Advancing nutritional epidemiology to a whole new level? NIH scientists publish metabolomics biomarkers to study diet-disease associations


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 The researchers report possible biomarkers for multivitamins, citrus, green vegetables, peanuts, rice, fish, shellfish, red meat, butter, coffee, beer, liquor, and total alcohol
The researchers report possible biomarkers for multivitamins, citrus, green vegetables, peanuts, rice, fish, shellfish, red meat, butter, coffee, beer, liquor, and total alcohol

Related tags Metabolism Nutrition

Scientists from the National Cancer Institute at the NIU have reported metabolomic biomarkers for a variety of foods and vitamins, which, if validated, could become biomarkers in large cohorts to study diet-disease associations.

Writing in the American Journal of Clinical Nutrition, ​Kristin Guertin, PhD, and her co-authors report that the detection of 39 dietary biomarkers from 502 people for multivitamins, citrus, green vegetables, peanuts, rice, fish, shellfish, red meat, butter, coffee, beer, liquor, and total alcohol.

“The large number of correlations between self-reported diet and serum metabolites confirms that metabolomics can be applied to epidemiologic studies for identification of novel dietary biomarkers,” ​they wrote.  

“There is a need for specific, reliable biomarkers that accurately reflect dietary intake and that can be applied to many populations. We emphasize, however, that although we appear to have uncovered objective biomarkers of diet, it should not yet be assumed that these biomarkers outperform self-report as a measure of usual dietary intake.”

A whole new level

Commenting independently on the paper, Harry Rice, PhD, VP of regulatory & scientific affairs, for the Global Organization for EPA and DHA Omega-3s (GOED), told NutraIngredients-USA that metabolomics has matured over the last couple of decades, from a fishing expedition to what he would consider to be hypothesis-driven research and it's been exciting to watch its progression.

“The validation of these metabolites as biomarkers has the potential of advancing nutritional epidemiology to a whole new level,” ​he said. “What remains to be determined is the quantification of the amount of different foods, but that's likely around the corner. Without knowledge of the ‘dose’, it's difficult to draw any conclusions. Even then, we wouldn't be talking about cause and effect.”

A promising tool

Andrea Wong, Ph.D., vice president, scientific and regulatory affairs for the Council for Responsible Nutrition (CRN), told us that the study shows that metabolomics may be a promising tool for more accurate measurements of dietary exposure, given the limitations associated with the commonly used self-reporting methods, such as recall bias.

“This approach also could be used to identify new biomarkers, since these are lacking for several nutrients and other dietary components.  Potentially, metabolomics could be applied in epidemiology studies to investigate relationships between food/nutrients and health outcomes, and also in research conducted to assess nutrient adequacy.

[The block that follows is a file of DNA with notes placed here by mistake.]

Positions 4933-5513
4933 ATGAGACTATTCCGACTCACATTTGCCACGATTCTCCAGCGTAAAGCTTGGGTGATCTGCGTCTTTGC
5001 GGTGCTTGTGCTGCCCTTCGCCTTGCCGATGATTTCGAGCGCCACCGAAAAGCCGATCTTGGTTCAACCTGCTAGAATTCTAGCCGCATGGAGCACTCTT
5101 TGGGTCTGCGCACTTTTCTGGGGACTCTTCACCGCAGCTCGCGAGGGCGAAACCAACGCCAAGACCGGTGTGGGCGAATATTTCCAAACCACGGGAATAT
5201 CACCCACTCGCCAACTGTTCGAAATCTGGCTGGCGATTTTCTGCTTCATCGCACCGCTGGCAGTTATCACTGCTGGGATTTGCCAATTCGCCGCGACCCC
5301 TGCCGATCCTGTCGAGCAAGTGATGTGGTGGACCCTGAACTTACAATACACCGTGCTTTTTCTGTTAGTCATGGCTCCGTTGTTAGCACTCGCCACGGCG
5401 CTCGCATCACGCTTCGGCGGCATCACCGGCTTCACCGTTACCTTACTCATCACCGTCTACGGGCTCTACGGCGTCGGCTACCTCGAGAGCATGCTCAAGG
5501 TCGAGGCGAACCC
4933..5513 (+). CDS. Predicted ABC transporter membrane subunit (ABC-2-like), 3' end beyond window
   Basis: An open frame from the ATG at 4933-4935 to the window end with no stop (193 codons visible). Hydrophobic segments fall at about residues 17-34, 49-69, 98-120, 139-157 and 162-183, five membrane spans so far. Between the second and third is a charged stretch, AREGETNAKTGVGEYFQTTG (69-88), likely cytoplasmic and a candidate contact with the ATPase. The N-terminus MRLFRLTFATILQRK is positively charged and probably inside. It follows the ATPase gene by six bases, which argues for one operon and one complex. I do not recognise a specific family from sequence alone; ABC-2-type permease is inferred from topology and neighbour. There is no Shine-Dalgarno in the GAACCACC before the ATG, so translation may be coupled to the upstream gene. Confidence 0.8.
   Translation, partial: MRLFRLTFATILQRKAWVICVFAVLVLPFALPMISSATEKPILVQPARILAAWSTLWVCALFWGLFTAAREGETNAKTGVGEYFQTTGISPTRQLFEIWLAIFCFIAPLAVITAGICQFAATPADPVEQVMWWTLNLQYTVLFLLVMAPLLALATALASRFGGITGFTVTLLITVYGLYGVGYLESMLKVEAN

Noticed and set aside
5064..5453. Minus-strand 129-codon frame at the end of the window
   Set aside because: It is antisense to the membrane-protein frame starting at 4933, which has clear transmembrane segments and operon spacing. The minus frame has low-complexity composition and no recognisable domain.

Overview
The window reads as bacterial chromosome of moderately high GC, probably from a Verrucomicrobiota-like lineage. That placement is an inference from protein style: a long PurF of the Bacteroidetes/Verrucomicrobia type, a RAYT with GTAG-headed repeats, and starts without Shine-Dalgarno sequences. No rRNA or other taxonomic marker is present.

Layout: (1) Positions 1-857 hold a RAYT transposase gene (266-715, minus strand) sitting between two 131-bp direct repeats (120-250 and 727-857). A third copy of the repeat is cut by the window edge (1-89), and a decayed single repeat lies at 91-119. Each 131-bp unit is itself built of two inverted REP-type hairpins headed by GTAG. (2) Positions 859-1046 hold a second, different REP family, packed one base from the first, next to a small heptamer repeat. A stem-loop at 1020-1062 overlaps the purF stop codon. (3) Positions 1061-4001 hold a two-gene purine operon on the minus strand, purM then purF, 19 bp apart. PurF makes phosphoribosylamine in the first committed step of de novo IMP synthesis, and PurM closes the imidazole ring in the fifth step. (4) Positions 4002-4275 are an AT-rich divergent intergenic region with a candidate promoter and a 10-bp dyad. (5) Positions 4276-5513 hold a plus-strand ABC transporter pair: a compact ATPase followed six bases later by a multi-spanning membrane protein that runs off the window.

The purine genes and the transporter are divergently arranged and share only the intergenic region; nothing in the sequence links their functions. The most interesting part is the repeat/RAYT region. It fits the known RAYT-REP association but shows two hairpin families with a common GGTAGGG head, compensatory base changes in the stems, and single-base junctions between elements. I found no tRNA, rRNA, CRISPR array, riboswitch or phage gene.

“However, any novel biomarkers will need to be validated before they are used in such research.”

Study details

The NCI scientists aimed to move the subject of metabolomics forward by identifying metabolites that are biomarkers of usual dietary intake, and then narrowed that down by evaluating metabolite.

Data from 502 participants in the Prostate, Lung, Colorectal, and Ovarian (PLCO) Cancer Screening Trial was used to elucidate 12 known metabolites, which then led to the identification of 39 dietary biomarkers.

The results included both a replication of some previous findings, such as citrus intake linked to stachydrine, and novel findings, such peanuts and tryptophan betaine.

There was some variability in metabolite levels between the individuals in the study, and the researchers added that, “large, but attainable, sample sizes are required to detect associations between metabolites and disease in epidemiologic studies, further emphasizing the usefulness of metabolomics in nutritional epidemiology.”

“Ultimately, whether a biomarker is a good measure of usual diet depends on the frequency of consumption of the food or nutrient, as well as the half-life of the metabolite.

“In addition, the identification of serologic metabolites not only reflects dietary intake but also metabolic processes, including the effects of genetic variation and the gut microbiota. Nevertheless, our metabolomic approach for identifying potential dietary biomarkers showed viable biomarkers for further investigation in feeding studies,”​ they concluded.

Source: American Journal of Clinical Nutrition
Published online ahead of print, doi: 10.3945/ajcn.113.078758
“Metabolomics in nutritional epidemiology: identifying metabolites associated with diet and quantifying their potential to uncover diet-disease relations in populations”
Authors: K.A Guertin, S.C. Moore, J.N. Sampson, W-Y. Huang, Q. Xiao, R.Z. Stolzenberg-Solomon, R. Sinha, A.J. Cross

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